Bourne thinks the original of both these customs is Jewish, and cites Hospinian, who tells us that the Heathens copied after this custom of the Jews, and at the end of the harvest offered up their first fruits to the gods.2 For the Jews rejoiced and feasted at the getting in of the harvest.

I "Patres familiarum, et frugibus et fructibus jam coactis, passim cum servis vescerentur, cum quibus patientiam laboris in colendo rure toleraverant.”—Macrob. Saturnal. Die prim. cap. 10. Antiquitus consuetudo fuit apud Gentiles, quod hoc mense servi, pastores, et ancillæ quadam Jibertate fuerentur; et cum dominis suis dominarentur, et cum eis facerent testa et convivia, post collectas messes.”—Durand. Rat. vi. c. 86.

? " Et pro collectis frugibus Deo gratiæ agebantur. Quem morem Ethnici postea ab iis mutuati sunt."—Hospin. de Ori Fest. Jud. Stukius Antiq. Conviv. p. 63. Theophylact mentions “Scenopegia, quod celebrant in gratiarum actionem propter convectas fruges in mense Septembri. Tunc enim gratias agebant Deo, convectis omnibus fructibus," &c.Theoph. in 7 cap. Joan.

This festivity is undoubtedly of the most remote antiquity. That men in all nations where agriculture flourished should have expressed their joy on this occasion by some outward ceremonies has its foundation in the nature of things. Sowing is hope; reaping, fruition of the expected good. To the husbandman, whom the fear of wet, blights, &c., has harassed with great anxiety, the completion of his wishes could not fail of imparting an enviable feeling of delight. Festivity is but the reflex of inward joy, and it could hardly fail of being produced on this occasion, which is a temporary suspension of every care.

The respect shown to servants at this season seems to have sprung from a grateful sense of their good services. Everything depends at this juncture on their labour and despatch. Vacina, (or Vacuna, so called as it is said à vacando, the tutelar deity, as it were, of rest and ease,) among the ancients, was the name of the goddess to whom rustics sacrificed at the conclusion of harvest.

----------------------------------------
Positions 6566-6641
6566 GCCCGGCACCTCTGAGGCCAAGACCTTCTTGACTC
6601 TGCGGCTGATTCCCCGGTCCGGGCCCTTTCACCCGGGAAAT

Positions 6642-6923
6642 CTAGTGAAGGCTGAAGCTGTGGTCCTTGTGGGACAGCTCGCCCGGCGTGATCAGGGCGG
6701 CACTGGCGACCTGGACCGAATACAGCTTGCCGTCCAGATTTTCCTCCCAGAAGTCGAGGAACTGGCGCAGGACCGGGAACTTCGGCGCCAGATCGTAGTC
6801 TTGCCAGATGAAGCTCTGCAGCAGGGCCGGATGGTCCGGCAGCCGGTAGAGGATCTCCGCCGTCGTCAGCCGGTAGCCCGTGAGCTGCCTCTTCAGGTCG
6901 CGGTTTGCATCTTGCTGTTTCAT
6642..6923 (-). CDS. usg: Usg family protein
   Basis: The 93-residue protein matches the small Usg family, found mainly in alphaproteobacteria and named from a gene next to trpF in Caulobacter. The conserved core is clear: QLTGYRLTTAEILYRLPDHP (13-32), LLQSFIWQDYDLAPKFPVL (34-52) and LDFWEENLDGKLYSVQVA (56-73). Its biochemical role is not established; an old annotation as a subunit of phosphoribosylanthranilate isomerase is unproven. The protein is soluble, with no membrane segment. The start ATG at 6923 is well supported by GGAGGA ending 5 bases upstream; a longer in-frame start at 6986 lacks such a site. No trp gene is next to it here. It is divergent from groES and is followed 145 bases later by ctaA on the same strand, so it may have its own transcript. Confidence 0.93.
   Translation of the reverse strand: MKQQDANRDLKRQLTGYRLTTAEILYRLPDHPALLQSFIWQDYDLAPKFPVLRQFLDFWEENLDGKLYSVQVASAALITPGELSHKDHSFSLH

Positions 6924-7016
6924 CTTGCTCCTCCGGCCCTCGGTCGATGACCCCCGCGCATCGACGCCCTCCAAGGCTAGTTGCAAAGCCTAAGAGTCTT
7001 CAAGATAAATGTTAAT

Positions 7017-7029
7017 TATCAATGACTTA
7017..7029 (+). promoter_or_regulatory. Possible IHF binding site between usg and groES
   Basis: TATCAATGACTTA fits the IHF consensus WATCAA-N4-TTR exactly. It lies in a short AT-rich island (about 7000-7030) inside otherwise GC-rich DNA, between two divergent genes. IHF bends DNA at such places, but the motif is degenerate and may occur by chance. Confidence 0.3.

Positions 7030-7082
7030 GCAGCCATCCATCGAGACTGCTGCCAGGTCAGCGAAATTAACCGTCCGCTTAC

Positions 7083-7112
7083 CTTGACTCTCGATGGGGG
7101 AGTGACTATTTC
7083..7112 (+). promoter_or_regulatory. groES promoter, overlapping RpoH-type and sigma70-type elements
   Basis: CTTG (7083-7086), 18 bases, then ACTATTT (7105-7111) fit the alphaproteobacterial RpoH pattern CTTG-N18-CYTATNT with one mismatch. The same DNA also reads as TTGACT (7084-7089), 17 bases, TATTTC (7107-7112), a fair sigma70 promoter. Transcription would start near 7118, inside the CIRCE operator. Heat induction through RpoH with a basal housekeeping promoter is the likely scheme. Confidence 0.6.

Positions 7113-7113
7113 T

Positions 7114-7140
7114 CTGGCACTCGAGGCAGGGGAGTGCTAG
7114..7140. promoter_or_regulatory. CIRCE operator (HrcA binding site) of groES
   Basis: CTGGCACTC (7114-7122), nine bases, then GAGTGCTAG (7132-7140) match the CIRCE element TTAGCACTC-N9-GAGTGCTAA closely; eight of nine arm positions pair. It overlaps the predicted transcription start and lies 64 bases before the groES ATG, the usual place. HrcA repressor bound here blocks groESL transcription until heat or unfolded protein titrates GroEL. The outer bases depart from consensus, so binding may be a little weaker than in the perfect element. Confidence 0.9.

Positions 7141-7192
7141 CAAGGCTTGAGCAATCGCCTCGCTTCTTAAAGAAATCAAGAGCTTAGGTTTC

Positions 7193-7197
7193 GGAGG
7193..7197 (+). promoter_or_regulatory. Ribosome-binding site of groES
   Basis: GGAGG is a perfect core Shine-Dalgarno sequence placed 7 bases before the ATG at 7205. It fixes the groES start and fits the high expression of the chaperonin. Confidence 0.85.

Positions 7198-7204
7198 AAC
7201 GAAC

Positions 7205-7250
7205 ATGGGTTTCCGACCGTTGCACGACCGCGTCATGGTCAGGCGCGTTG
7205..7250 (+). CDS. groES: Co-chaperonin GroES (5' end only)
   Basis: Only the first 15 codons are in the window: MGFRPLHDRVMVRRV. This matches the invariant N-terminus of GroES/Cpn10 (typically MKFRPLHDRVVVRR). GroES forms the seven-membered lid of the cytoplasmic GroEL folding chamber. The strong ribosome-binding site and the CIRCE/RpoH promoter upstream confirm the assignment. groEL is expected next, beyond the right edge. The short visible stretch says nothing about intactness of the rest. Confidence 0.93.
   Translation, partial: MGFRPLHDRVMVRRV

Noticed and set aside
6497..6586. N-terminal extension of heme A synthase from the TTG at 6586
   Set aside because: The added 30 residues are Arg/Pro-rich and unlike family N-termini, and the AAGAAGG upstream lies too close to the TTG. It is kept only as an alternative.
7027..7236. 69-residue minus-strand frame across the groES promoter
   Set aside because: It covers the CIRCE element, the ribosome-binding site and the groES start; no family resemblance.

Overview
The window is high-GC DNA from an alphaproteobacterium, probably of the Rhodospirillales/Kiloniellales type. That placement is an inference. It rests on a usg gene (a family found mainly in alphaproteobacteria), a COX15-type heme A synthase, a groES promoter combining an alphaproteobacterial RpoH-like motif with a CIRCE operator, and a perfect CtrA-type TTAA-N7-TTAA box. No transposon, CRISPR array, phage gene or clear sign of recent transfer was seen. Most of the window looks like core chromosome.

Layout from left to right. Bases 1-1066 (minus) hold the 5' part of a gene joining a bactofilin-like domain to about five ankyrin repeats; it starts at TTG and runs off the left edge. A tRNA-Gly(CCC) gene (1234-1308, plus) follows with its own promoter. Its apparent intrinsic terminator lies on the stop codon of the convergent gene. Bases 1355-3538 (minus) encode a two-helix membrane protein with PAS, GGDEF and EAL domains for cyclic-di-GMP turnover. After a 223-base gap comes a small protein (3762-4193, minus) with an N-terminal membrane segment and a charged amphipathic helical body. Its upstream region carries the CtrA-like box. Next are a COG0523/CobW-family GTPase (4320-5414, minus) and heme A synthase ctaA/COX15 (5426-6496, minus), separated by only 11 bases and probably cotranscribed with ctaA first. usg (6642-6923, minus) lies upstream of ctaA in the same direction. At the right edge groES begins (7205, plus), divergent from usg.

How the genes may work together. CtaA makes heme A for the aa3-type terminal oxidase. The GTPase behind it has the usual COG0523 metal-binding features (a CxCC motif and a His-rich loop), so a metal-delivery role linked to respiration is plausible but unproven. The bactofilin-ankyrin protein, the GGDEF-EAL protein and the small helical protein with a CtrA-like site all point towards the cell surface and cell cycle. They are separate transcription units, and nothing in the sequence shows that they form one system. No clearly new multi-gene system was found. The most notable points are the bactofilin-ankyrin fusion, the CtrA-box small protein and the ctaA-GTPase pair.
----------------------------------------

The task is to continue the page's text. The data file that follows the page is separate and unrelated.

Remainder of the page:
In Tusser's Five Hundred Points of Husbandry, under the month of August are the following lines :

“ Grant, harvest-lord, more by a penny or two,

To call on his fellowes the better to doo:
Give gloves to thy reapers a larges to crie,
And daily to loiterers have a good eie.”

On which is this note in Tusser Redivivus, 1744, p. 100: “He that is the lord of harvest is generally some stayd, sober-working man, who understands all sorts of harvest-work. If he be of able body he commonly leads the swarth in reaping and mowing. It is customary to give gloves to reapers, especially where the wheat is thistly. As to crying a largess, they need not be reminded of it in these our days, whatever they were in our author's time.” [The following curious liues “Upon the Norfolk Largess,” are taken from the Norfolk Drollery, 1673, pp. 73-4:

“We have a custom, no where else is known,

For here we reap, where nothing e'er was sown;
Our harvest-men shall run ye cap and leg,
And leave their work at any time to beg.
They make a harvest of each passenger,
And therefore bave they a lord-treasurer.

Here ye must pence, as well as prayrs bestow,
"Tis not enough to say "God speed the plow.'
These ask as men that meant to make ye stand,
For they petition with their arms in hand;
And till ye give, or soine good sign appears,
They listen to ye with their harvest-eares.
If nothing drops into the gaping purse,
Ye carry with ye, to be sure, a curse;
But if a largess come, they shout ye deaf,
Had you as many ears as a wheatsheaf :
Sometimes the hollow greater is by odds,
As when 'tis answer'd from the ivye tods.
Here all unite, and each his accent bears,
That were but now together by the eares.
And, which a contradiction doth imply,
Because they get a largess they must cry;
Cry with a pox! whoever of it hears,
May wish their tankard had no other tears :
Thus, in a word, our reapers now-a-days,

Reap in the field, and glean in the high-ways."] Mr. Stevenson, in the Twelve Moneths, 1661, p. 37, speaking of August, thus glances at the customs of Harvest Home: “ The furmenty-pot welcomes home the harvest-cart, and the garland of flowers crowns the captain of the reapers; the battle of the field is now stoutly fought. The pipe and the tabor are now busily set a-work'; and the lad and the lass will have no lead on their heels. O'tis the merry time wherein honest neighbours make good cheer, and God is glorified in his blessings on the earth.” The following is in Herrick's Hesperides, p. 113:

The Hock-cart, or Harvest-home : to the Right Honourable

Mildmay Earle of Westmorland.
“Come, sons of Summer, by whose toile

We are the lords of wine and oile,
By whose tough labour and rough hands,
We rip up first, then reap our lands,
Crown'd with the eares of corne, now come,
And to the pipe sing harvest home;
Come forth, my lord, and see the cart,
Drest up with all the country art.
See here a maukin, there a sheet
As spotlesse pure as it is sweet :
The horses, mares, and frisking fillies,
(Clad, all, in linnen, white as lillies,)